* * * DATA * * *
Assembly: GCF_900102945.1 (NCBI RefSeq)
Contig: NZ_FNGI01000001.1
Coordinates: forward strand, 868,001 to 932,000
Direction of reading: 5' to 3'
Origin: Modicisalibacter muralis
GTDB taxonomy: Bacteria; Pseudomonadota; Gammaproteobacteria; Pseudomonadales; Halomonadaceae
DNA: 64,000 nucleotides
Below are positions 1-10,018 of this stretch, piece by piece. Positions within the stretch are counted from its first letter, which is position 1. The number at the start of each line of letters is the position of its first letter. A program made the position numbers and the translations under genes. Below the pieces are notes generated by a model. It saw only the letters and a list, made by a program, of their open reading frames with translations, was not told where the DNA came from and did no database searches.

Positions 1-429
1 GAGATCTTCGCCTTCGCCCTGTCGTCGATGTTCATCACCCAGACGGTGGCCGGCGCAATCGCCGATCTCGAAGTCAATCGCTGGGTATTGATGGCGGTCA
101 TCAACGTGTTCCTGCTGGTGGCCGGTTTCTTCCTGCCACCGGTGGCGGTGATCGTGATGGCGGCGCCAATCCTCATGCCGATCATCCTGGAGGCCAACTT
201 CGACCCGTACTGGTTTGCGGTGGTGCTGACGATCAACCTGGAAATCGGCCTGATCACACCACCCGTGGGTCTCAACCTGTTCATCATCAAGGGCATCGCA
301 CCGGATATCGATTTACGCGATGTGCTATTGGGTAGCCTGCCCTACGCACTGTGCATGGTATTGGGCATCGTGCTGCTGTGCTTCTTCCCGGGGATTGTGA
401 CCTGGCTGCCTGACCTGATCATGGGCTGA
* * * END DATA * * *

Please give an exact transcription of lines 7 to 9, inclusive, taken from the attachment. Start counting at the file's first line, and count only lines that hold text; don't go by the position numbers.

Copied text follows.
DNA: 64,000 nucleotides
Below are positions 1-10,018 of this stretch, piece by piece. Positions within the stretch are counted from its first letter, which is position 1. The number at the start of each line of letters is the position of its first letter. A program made the position numbers and the translations under genes. Below the pieces are notes generated by a model. It saw only the letters and a list, made by a program, of their open reading frames with translations, was not told where the DNA came from and did no database searches.

Positions 1-429